How to Use Instagram For Business

by Anne Kinsey - Updated April 27, 2018
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Instagram is a dynamic photo sharing social media platform that could help you increase your customer base, reputation and influence. If you have ever spent any time on the app, you have probably noticed certain Instagram influencers who know just how to get everyone excited about their brand. Every social media platform has slightly different features, benefits and best standards of practice. Learn how to leverage Instagram for your business to grow a following that takes you to the next level in reaching your business goals.

How to Use Instagram For Business

Instagram allows businesses to post photos with captions and hashtags that engage others and grows your following. If you don't already have a business Instagram account, you can convert your current account to a business account, which allows you to have access to a business call-to-action area, as well as advertising options. Make use of all of Instagram's features by using the stories option, which allows you to upload short videos or photos that stay active in a bar at the top of your followers' feed for 24 hours, ensuring they see you before they even begin to scroll.

For posts directly to your page, you should include photos and videos with a posting rate of at least 1.5 posts per day, according to the analytics at Buffer Social. You can post more frequently without seeing a drop-off in engagement, as long as you can keep up that rate of posting over the long haul. If consistency is a problem because your business days get busy, consider using an automated social media posting app, like Hootsuite or Buffer, to plan your posts a few days or weeks in advance.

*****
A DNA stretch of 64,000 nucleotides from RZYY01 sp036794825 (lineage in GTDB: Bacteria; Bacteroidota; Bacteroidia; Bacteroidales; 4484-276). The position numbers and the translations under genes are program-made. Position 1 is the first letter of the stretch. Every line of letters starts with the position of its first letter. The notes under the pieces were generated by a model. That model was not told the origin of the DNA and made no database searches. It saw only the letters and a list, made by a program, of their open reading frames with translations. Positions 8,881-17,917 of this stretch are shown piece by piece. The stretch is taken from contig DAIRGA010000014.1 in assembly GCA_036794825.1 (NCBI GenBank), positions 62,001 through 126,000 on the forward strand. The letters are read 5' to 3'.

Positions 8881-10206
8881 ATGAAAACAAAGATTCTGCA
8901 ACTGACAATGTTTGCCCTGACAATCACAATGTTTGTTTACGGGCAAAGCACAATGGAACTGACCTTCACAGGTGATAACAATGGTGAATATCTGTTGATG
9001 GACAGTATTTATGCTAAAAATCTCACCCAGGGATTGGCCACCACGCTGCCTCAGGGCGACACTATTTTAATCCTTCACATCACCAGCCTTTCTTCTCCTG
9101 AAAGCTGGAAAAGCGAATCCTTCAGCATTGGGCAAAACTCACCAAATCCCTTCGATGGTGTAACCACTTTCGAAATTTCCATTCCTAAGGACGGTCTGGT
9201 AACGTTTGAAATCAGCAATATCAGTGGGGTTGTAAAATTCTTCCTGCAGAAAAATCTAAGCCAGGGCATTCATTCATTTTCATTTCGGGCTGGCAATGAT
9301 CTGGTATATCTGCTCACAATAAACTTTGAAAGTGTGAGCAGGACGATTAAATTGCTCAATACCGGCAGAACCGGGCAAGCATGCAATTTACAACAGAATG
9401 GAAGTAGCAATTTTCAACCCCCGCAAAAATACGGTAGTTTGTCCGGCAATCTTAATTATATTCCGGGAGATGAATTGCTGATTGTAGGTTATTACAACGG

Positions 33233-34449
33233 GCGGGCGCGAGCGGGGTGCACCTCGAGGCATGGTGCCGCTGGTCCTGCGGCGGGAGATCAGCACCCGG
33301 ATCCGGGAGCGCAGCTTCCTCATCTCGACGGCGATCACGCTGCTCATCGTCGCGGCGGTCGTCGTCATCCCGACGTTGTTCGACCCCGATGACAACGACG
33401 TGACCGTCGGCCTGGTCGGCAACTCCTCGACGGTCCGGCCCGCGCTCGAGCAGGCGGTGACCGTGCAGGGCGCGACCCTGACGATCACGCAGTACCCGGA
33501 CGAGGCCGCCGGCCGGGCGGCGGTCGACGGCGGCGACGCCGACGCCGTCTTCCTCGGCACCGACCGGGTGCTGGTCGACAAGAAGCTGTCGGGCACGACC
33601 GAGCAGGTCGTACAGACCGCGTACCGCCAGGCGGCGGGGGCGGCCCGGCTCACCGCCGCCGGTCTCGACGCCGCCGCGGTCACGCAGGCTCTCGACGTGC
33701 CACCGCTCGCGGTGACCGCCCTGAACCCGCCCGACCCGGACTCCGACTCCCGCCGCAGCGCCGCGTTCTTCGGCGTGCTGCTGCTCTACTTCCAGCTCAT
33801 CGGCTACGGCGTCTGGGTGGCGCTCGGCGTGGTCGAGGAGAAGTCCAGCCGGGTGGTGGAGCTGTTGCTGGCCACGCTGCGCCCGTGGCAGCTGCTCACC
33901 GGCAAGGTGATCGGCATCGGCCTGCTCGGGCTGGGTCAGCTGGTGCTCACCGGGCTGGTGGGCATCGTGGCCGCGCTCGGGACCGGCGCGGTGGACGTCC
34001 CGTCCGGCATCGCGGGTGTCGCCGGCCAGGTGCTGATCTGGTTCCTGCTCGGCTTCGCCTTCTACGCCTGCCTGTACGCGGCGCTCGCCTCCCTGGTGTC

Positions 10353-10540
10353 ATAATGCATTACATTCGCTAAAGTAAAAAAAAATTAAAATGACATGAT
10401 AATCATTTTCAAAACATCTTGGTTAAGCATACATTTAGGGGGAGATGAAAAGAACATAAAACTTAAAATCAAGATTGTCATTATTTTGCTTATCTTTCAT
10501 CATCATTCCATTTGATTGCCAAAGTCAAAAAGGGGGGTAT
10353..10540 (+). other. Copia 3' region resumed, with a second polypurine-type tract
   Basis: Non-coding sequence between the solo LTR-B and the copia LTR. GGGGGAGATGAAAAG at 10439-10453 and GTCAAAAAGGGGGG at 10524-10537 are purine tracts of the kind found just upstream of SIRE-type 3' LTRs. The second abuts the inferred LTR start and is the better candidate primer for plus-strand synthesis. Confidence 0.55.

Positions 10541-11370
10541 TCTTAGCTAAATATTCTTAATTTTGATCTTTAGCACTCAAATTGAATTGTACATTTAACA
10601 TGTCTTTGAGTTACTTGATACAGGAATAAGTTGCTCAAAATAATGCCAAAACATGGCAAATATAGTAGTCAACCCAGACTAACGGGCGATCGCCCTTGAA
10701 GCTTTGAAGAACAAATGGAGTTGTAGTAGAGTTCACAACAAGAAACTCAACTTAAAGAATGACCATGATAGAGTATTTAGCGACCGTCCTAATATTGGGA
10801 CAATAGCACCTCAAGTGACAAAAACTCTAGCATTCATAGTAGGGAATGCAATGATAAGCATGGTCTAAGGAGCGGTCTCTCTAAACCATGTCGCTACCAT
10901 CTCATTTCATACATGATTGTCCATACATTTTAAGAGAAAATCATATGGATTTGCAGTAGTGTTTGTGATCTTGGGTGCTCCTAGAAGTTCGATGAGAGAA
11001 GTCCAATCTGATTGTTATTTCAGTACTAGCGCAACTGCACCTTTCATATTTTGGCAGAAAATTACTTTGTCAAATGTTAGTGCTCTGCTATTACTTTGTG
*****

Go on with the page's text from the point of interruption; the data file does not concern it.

Instagram Marketing Tips

Instagram is an incredibly visual platform, so keep visuals in mind with everything you do. Choose a color palette of three-to-four main colors to include throughout your photos and word images. Decide whether you want to use a posting pattern to create a checkerboard or other effect on your page. Some businesses use a quote for every other post or use "no crop" apps like InstaSquare or InstaSize to create white borders around all photos that create a feeling of space and freedom on their page.

Interact with your followers by responding to their comments and liking their posts to create a feeling of community. Remember to cross-post your Instagram posts to other social media platforms like Facebook or Twitter, to cut down on the amount of time and work you devote to social media. Use hashtags to your advantage by putting popular hashtags from your niche in the first comment of your posts. Create your own hashtag and encourage followers to use it so that you can re-post their posts. Take advantage of Instagram's analytics for businesses in order to tweak your voice, posts and posting frequency as you see what gets the best engagement and response from your unique audience.

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Examples of Successful Businesses on Instagram

One of the best ways to boost your brand on Instagram is to learn from those who are already wildly successful on the platform. Follow their pages, study their posting habits, color schemes, wording and hashtags. Some of the most successful businesses on Instagram include FedEx, AirBnB, Reuters, Nike Lab and Play-Doh. Look for gurus within your industry who have successful Instagram followings as well. For instance, life coaches might follow the likes of Tony Robbins and Valorie Burton, while financial planners follow Money Magazine and Dave Ramsey. Let their posting habits and strategies inspire you as you create your own social media plan for business and financial success.

About the Author

Anne Kinsey is an entrepreneur and business pioneer, who has ranked in the top 1% of the direct sales industry, growing a large team and earning the title of Senior Team Manager during her time with Jamberry. She is the nonprofit founder and executive director of Love Powered Life, as well as a Certified Trauma Recovery Coach and freelance writer who has written for publications like Working Mother, the San Francisco Chronicle, the Houston Chronicle and Our Everyday Life. Anne works from her home office in rural North Carolina, where she resides with her husband and three children.

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